What are clergy for? In this lively and provocative volume, Alan Billings argues that they serve the mission and ministry of the Church, which is to make God possible. In each new era, how to carry out this mission effectively will vary, as the Church seeks to respond to changes in society and culture, but it is likely to involve clergy in a refocusing of their ministry. Part 1 of Making God Possible looks at recent cultural shifts and the challenges they present to Christianity in the twenty-first century. Part 2 explores some of the models of ministry which have been found in the Church in the past and which continue to exercise an influence: classical (the parson); evangelical (the minister); catholic (the priest), and utility (the social activist and personal therapist). The author skilfully draws out those things of lasting importance and value in each model that might contribute towards the renewal of the ordained ministry today.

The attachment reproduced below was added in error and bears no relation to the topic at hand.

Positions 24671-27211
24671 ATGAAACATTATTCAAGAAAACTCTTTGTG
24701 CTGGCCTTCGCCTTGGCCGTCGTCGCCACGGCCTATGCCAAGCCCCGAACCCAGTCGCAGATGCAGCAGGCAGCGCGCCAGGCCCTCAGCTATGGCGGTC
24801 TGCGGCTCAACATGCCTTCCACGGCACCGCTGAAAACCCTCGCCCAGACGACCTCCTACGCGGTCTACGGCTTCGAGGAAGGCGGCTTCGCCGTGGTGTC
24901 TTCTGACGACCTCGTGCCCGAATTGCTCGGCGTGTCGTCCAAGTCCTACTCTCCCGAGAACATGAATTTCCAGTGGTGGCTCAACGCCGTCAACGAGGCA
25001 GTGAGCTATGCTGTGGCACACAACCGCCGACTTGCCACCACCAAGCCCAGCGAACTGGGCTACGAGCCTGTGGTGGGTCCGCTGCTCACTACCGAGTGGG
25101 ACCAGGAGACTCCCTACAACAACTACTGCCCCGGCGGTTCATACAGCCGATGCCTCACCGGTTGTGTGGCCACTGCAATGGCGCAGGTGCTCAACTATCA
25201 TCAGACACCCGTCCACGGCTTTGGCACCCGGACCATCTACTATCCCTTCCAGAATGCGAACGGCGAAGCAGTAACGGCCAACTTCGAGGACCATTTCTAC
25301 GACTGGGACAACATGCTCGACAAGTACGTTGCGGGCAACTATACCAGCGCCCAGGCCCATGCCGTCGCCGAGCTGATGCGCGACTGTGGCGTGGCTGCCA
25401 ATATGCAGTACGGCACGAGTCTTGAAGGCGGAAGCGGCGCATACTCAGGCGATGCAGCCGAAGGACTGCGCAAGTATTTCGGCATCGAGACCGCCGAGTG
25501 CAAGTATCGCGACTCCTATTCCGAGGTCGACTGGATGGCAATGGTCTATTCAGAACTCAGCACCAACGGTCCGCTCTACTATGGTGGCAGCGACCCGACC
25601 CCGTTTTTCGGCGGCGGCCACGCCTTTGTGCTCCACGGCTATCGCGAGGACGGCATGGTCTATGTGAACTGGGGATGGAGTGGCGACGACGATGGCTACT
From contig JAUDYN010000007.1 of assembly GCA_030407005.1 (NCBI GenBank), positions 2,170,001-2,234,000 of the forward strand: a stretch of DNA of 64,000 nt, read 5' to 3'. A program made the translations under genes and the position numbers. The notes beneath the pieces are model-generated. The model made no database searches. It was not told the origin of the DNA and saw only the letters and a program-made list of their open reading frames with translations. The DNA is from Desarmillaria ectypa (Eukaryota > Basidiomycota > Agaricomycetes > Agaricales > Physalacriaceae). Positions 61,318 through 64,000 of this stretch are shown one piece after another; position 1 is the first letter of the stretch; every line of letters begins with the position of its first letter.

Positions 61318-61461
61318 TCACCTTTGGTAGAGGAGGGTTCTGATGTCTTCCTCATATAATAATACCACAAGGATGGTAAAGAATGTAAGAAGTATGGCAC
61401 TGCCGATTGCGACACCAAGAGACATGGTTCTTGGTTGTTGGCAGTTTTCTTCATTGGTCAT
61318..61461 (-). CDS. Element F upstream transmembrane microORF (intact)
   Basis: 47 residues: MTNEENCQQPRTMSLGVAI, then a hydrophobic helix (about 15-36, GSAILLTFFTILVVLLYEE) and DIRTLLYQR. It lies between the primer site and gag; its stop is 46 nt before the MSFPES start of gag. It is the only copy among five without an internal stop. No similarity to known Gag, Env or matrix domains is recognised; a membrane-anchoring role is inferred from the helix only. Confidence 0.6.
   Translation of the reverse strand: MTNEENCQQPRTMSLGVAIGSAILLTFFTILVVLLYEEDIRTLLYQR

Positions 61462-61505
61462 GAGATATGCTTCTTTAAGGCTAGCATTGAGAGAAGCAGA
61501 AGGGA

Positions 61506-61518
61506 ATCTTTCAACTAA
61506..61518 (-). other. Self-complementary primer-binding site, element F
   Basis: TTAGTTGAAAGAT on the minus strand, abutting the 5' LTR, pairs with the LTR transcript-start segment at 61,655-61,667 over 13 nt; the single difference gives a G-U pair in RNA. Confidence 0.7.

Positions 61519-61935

In trying to understand the relationship of the British people to religion - specifically Christianity - we tend to say that people: believe - or do not; attend - or do not. The argument of Lost Church is that the majority of people do not really fit either of these categories. Rather, they 'belong' - in the sense that they feel some affinity to Christianity and the Church; they are not hostile to its ministers; they do not find churches alien places to be, and they turn to the Church and its clergy on specific occasions. But they do not want to attend regularly and their beliefs may be incoherent or even non-existent, and often flicker on and off like a badly wired lamp. This absorbing and encouraging volume is a call to lay Christians and clergy to take stock of what is happening and to recover an understanding of the Church that will not alienate those who 'belong' but rather enable ministry to them to continue.